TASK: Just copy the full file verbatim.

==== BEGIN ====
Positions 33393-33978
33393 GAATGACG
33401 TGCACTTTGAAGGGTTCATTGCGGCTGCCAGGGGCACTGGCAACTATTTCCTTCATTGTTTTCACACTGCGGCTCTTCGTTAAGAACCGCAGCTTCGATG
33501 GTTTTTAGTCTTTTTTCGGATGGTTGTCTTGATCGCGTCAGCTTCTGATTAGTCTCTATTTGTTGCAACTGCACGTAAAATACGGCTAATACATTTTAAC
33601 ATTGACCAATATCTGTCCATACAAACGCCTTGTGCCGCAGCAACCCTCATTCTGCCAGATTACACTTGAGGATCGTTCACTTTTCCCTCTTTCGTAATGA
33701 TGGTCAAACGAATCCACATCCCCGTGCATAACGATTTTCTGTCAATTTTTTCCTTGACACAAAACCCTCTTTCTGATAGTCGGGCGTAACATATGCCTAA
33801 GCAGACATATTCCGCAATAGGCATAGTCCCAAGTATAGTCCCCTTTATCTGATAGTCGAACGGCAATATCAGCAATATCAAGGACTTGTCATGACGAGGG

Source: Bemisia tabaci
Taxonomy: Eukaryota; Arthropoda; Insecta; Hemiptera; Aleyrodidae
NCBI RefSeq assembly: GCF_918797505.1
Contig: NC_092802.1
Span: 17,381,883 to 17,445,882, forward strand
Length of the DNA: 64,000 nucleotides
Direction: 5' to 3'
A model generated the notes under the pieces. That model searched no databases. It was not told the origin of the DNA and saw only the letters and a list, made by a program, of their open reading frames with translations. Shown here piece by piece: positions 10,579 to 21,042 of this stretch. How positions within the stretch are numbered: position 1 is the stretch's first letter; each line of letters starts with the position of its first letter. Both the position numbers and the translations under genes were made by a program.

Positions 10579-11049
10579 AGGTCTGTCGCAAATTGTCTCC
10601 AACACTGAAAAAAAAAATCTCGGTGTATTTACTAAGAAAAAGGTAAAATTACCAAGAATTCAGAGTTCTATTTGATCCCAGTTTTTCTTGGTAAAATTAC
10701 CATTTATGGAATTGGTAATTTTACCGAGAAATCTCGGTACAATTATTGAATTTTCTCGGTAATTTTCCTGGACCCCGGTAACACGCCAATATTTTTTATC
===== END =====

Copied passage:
Positions 33393-33978
33393 GAATGACG
33401 TGCACTTTGAAGGGTTCATTGCGGCTGCCAGGGGCACTGGCAACTATTTCCTTCATTGTTTTCACACTGCGGCTCTTCGTTAAGAACCGCAGCTTCGATG
33501 GTTTTTAGTCTTTTTTCGGATGGTTGTCTTGATCGCGTCAGCTTCTGATTAGTCTCTATTTGTTGCAACTGCACGTAAAATACGGCTAATACATTTTAAC
33601 ATTGACCAATATCTGTCCATACAAACGCCTTGTGCCGCAGCAACCCTCATTCTGCCAGATTACACTTGAGGATCGTTCACTTTTCCCTCTTTCGTAATGA
33701 TGGTCAAACGAATCCACATCCCCGTGCATAACGATTTTCTGTCAATTTTTTCCTTGACACAAAACCCTCTTTCTGATAGTCGGGCGTAACATATGCCTAA
33801 GCAGACATATTCCGCAATAGGCATAGTCCCAAGTATAGTCCCCTTTATCTGATAGTCGAACGGCAATATCAGCAATATCAAGGACTTGTCATGACGAGGG

Source: Bemisia tabaci
Taxonomy: Eukaryota; Arthropoda; Insecta; Hemiptera; Aleyrodidae
NCBI RefSeq assembly: GCF_918797505.1
Contig: NC_092802.1
Span: 17,381,883 to 17,445,882, forward strand
Length of the DNA: 64,000 nucleotides
Direction: 5' to 3'
A model generated the notes under the pieces. That model searched no databases. It was not told the origin of the DNA and saw only the letters and a list, made by a program, of their open reading frames with translations. Shown here piece by piece: positions 10,579 to 21,042 of this stretch. How positions within the stretch are numbered: position 1 is the stretch's first letter; each line of letters starts with the position of its first letter. Both the position numbers and the translations under genes were made by a program.

Positions 10579-11049
10579 AGGTCTGTCGCAAATTGTCTCC
10601 AACACTGAAAAAAAAAATCTCGGTGTATTTACTAAGAAAAAGGTAAAATTACCAAGAATTCAGAGTTCTATTTGATCCCAGTTTTTCTTGGTAAAATTAC
10701 CATTTATGGAATTGGTAATTTTACCGAGAAATCTCGGTACAATTATTGAATTTTCTCGGTAATTTTCCTGGACCCCGGTAACACGCCAATATTTTTTATC